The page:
Not far from the ceaseless thrum of Hong Kong’s busy Admiralty district, down a narrow footpath and through a thicket of lush greenery and wizened banyan trees, you’ll find a shimmering glass box. Peer in and you’ll see a well-heeled clientele perched in plush banquettes, hoisting glasses and passing around small plates.
Adding to the surprise, the historic building was once a fortresslike British military explosives magazine, which, in February, was gutted and converted into the Asia Society’s Hong Kong branch. And within this center lies Ammo Restaurant and Bar, which, since opening in late spring, has been serving Mediterranean-Asian fusion dishes, designed with a nod to the Asia Society’s general East meets West theme.
“The heritage nature of the building and the cultural significance of the site was a huge attraction,” said Tony Cheng, chief executive of the Drawing Room Concepts, a local restaurant group that runs Ammo. The space’s 26-foot-high ceiling and “floor-to-ceiling windows on three sides of the restaurant simply made this space irresistible,” he added. “The plush green setting of the forestry outside is icing on the cake.”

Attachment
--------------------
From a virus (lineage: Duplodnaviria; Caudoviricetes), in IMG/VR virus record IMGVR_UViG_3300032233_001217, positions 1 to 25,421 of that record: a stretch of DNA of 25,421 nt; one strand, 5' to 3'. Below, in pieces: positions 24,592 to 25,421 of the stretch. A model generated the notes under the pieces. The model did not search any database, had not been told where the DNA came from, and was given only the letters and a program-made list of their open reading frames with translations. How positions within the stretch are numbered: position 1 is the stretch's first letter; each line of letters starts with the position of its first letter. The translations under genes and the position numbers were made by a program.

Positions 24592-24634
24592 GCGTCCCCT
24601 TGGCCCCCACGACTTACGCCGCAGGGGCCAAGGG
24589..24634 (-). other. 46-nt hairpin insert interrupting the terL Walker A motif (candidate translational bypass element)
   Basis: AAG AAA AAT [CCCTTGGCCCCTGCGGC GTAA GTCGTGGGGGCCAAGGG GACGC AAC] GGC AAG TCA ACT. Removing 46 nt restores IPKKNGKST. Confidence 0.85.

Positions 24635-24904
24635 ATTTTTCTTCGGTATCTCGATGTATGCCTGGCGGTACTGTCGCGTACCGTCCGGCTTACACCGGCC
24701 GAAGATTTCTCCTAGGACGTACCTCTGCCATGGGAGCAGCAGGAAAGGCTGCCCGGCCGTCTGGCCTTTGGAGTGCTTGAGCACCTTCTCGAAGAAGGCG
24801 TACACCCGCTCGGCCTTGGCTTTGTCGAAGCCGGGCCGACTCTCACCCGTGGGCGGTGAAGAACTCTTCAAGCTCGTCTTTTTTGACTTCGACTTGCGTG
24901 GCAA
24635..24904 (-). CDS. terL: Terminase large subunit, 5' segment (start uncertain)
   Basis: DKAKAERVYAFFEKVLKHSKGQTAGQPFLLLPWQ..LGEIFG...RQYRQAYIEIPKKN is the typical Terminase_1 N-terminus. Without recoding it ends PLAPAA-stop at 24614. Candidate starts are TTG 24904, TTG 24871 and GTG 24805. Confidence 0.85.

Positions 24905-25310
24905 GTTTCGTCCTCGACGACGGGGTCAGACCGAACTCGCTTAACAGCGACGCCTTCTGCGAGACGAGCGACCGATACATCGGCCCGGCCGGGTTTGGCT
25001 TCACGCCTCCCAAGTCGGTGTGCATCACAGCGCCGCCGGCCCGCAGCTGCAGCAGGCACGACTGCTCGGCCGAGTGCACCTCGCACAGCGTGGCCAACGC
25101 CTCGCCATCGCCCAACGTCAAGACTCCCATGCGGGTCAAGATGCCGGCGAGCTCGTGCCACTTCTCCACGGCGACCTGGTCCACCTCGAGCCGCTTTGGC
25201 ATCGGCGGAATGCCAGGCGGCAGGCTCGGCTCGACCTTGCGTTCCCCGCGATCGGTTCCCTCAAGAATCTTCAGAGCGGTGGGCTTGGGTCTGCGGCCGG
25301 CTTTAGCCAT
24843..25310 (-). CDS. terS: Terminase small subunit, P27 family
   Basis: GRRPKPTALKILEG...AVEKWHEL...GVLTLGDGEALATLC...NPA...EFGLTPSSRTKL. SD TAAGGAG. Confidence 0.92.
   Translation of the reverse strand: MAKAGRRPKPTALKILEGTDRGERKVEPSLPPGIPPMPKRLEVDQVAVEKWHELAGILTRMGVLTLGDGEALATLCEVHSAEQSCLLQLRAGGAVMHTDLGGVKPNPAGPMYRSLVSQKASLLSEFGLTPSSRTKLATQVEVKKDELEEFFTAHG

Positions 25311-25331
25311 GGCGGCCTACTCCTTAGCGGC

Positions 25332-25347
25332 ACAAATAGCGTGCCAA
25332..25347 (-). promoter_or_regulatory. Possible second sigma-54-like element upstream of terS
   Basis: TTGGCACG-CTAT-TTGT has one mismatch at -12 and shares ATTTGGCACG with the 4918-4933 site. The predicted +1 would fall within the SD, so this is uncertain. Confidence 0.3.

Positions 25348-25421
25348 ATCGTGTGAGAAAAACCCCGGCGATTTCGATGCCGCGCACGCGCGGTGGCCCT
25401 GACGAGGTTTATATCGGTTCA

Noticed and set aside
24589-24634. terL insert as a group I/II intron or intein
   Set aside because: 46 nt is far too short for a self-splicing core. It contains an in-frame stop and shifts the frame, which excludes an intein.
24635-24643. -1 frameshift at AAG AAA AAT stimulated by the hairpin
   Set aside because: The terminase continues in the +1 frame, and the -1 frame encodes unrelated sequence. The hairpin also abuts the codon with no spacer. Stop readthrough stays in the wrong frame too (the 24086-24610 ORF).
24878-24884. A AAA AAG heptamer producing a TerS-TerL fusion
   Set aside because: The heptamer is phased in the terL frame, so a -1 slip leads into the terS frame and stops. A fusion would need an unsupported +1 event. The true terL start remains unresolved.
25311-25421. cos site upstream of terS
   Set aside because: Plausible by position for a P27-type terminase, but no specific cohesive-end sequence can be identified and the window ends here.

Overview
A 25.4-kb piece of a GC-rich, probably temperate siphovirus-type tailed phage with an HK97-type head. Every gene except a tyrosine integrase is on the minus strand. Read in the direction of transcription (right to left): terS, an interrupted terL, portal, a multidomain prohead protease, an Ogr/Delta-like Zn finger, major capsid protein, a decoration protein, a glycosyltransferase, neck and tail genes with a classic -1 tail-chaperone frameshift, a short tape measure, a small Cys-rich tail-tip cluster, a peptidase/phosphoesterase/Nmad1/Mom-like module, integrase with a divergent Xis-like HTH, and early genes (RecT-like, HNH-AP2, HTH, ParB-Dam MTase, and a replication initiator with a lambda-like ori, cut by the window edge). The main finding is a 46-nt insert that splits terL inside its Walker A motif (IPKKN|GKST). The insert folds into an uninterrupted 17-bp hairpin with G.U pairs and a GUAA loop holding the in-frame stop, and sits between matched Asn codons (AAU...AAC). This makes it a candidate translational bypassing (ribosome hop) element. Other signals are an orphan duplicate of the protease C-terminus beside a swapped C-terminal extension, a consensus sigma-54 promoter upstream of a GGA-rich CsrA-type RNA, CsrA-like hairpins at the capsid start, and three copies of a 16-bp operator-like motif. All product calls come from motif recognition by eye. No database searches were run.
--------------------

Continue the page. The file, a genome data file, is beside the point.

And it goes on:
In fact, the Asia Society has gone to great lengths to preserve much of the greenery, spending the equivalent of $13,000 on the banyan trees alone. And the restaurant has tried to work the building’s history into its identity: Ammo stands for Asia, Modern, Museum and Original — words that Mr. Cheng said he’s hoped to convey in the menu.
During a recent visit, that menu included angel-hair pasta jazzed up with briny uni and tangy garlic chips, langoustine wrapped in Vietnamese rice paper and basil, and a slow-cooked egg paired with toro and more uni. Tapas-style plates are infused with the same spirit: roasted Iberian suckling pig, a cuttlefish cappuccino and a porcini croquette coated in Japanese bread crumbs.
The cocktails are similarly intriguing. The Warm Yuzu, for example, combines rum with yuzu jam and passion fruit syrup, accompanied by a cinnamon stick and lemon twist. The décor follows the modern theme. Shiny copper piping is threaded through lighting fixtures, the centerpiece of which is a large copper chandelier designed to look like a deconstructed spiral staircase. The service could use some of this sheen — during our visit, a distracted hostess almost slammed a glass door in my friend’s face.
But sitting at one of the banquettes, sipping a glass of something and peering at the plump green shrubbery outside allows for an unusual glimpse into a different time: the old, slower and more tranquil Hong Kong.